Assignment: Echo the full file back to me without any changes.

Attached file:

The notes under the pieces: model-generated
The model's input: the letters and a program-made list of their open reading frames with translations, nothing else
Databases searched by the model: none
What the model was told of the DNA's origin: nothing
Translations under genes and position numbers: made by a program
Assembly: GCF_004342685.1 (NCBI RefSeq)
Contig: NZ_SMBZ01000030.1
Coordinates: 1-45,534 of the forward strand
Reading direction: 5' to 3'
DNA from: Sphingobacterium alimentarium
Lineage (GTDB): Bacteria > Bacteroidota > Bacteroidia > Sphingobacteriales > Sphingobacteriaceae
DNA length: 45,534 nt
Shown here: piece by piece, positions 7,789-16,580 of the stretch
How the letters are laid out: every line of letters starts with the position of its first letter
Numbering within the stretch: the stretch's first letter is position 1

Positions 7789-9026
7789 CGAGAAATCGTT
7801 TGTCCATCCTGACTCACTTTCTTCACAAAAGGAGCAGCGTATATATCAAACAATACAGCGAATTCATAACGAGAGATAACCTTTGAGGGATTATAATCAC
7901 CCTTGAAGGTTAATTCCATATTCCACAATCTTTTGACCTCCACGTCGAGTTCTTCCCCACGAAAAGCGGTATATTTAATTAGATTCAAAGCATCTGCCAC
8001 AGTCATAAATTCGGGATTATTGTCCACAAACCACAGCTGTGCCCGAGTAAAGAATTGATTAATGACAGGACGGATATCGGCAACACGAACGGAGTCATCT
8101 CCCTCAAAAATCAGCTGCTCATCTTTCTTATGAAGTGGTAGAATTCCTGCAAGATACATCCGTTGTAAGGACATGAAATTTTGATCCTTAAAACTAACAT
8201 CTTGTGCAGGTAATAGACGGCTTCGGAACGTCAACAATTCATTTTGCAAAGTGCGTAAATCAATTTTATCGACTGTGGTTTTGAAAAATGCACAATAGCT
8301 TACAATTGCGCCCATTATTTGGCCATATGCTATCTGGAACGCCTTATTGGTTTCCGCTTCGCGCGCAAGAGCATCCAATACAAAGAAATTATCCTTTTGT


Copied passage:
The notes under the pieces: model-generated
The model's input: the letters and a program-made list of their open reading frames with translations, nothing else
Databases searched by the model: none
What the model was told of the DNA's origin: nothing
Translations under genes and position numbers: made by a program
Assembly: GCF_004342685.1 (NCBI RefSeq)
Contig: NZ_SMBZ01000030.1
Coordinates: 1-45,534 of the forward strand
Reading direction: 5' to 3'
DNA from: Sphingobacterium alimentarium
Lineage (GTDB): Bacteria > Bacteroidota > Bacteroidia > Sphingobacteriales > Sphingobacteriaceae
DNA length: 45,534 nt
Shown here: piece by piece, positions 7,789-16,580 of the stretch
How the letters are laid out: every line of letters starts with the position of its first letter
Numbering within the stretch: the stretch's first letter is position 1

Positions 7789-9026
7789 CGAGAAATCGTT
7801 TGTCCATCCTGACTCACTTTCTTCACAAAAGGAGCAGCGTATATATCAAACAATACAGCGAATTCATAACGAGAGATAACCTTTGAGGGATTATAATCAC
7901 CCTTGAAGGTTAATTCCATATTCCACAATCTTTTGACCTCCACGTCGAGTTCTTCCCCACGAAAAGCGGTATATTTAATTAGATTCAAAGCATCTGCCAC
8001 AGTCATAAATTCGGGATTATTGTCCACAAACCACAGCTGTGCCCGAGTAAAGAATTGATTAATGACAGGACGGATATCGGCAACACGAACGGAGTCATCT
8101 CCCTCAAAAATCAGCTGCTCATCTTTCTTATGAAGTGGTAGAATTCCTGCAAGATACATCCGTTGTAAGGACATGAAATTTTGATCCTTAAAACTAACAT
8201 CTTGTGCAGGTAATAGACGGCTTCGGAACGTCAACAATTCATTTTGCAAAGTGCGTAAATCAATTTTATCGACTGTGGTTTTGAAAAATGCACAATAGCT
8301 TACAATTGCGCCCATTATTTGGCCATATGCTATCTGGAACGCCTTATTGGTTTCCGCTTCGCGCGCAAGAGCATCCAATACAAAGAAATTATCCTTTTGT